Classical Management Theory

– [Alex] Classical
management theory is like the great-grandparent of
organizational studies. We’re gonna look at the
context at the time it emerged, the three primary theories
that generally make it up, and talk about whether or not
it’s still relevant today. (gentle music) So first, let’s look at
the context at the time. This came about as a reaction
to the Industrial Revolution which is the late 1700s to late 1800s. Industry equals work,
revolution equals rapid change, big changes in the way people worked, the rapid explosion of big factories. That’s what was happening at the time. People were moving from
farms to factories, from small shops to large companies. One of the main sparks or ingredients of the Industrial Revolution was power, steam power and hydropower specifically. The machines used to manufacture in these new large
factories were run on power, not by hand. It’s like the difference between a bicycle and a motorcycle. This sped up work dramatically and helped factories grow very quickly. There were also some machinery innovations inside of these factories. For example, in 1873, Eli
Whitney invented the cotton gin. Gin is just short for engine. It was a little apparatus that separated the seed from the cotton much more quickly than
could be done by hand, and inventions and innovations
like the cotton gin and other machines sped
up work even further. Transportation was also
booming at the time. That’s another key ingredient
of the Industrial Revolution, like the railroads. They connected most cities in the U.S. by the mid-1800s. Steamboats started to catch
on around 1800 as well, and the roads were improving in general. This rapidly changing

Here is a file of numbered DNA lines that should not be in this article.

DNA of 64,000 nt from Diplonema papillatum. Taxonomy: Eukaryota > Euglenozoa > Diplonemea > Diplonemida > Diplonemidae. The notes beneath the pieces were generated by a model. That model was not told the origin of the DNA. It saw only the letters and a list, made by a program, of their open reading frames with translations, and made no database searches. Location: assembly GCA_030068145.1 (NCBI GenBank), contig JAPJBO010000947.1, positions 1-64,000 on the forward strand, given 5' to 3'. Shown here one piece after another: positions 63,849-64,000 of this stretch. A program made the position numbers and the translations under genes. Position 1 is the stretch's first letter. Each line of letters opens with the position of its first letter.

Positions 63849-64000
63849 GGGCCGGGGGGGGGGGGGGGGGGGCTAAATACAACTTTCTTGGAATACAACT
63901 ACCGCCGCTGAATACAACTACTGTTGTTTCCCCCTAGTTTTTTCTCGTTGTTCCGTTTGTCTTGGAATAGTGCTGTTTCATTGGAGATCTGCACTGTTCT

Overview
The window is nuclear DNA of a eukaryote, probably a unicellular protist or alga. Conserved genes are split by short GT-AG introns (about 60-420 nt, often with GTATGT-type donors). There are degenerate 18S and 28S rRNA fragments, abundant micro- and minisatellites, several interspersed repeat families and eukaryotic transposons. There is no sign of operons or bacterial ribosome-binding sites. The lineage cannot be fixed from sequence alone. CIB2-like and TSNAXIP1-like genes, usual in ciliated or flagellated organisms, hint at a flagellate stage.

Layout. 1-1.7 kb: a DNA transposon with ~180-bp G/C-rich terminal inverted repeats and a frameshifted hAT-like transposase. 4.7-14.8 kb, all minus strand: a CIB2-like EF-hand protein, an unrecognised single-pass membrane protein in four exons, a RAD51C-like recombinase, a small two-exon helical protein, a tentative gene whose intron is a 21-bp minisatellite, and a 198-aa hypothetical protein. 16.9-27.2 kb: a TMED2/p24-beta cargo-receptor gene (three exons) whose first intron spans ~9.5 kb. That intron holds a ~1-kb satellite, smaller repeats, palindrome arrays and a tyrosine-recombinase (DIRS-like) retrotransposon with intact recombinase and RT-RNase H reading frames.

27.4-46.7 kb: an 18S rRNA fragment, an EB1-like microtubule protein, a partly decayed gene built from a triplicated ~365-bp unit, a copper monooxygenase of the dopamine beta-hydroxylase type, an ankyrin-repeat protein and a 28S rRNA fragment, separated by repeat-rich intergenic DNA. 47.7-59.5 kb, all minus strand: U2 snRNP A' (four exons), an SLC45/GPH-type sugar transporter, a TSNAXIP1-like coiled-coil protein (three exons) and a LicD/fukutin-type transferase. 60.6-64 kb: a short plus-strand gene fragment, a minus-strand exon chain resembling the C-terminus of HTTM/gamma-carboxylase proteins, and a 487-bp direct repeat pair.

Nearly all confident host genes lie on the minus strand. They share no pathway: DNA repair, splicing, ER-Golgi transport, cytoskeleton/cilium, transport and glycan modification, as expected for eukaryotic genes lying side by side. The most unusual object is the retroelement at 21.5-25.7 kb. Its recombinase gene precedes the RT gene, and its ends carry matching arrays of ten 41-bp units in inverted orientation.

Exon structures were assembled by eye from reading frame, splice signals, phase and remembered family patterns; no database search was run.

context created a great need. The three ingredients, power,
machinery, and transportation, came together to spark
the Industrial Revolution. There were a lot of
emerging issues at the time that people needed to grapple with. They were new. Large groups of people working together, people working alongside machinery, the pace of industry was
speeding up very quickly, and companies were looking
for more effective ways to handle their new challenges. These issues prompted
a lot of new questions. For example, how are we
gonna organize all this? How are we going to maximize productivity with all these changes? And how are we going to manage all of these people working together? And we’re gonna look at three people that answered these questions pretty effectively at the time: Max Weber, Frederick
Taylor, and Henri Fayol. In general, when we talk
about these three guys, we’re talking about the founding fathers of the classical management theory, and these are the three
names you’re going to see in most textbooks on the topic. So let’s start with Max Weber. He’s most known for the term bureaucracy, which, to him, meant the organization should look like an
extension of government and the legal system. He wanted a legal-rational
approach to organizing. That meant that he didn’t wanna follow the traditional family-type system where the head of the
family was in charge, or perhaps you had a
charismatic type of leader. He thought these were not the right way to run large organizations, and he wanted a legal-rational approach where he saw each person’s authority and should be tied to his
or her official position in the organizational hierarchy. In other words, if you’re in a job, your responsibilities are
tied to that position, and if you leave that job, you don’t keep all that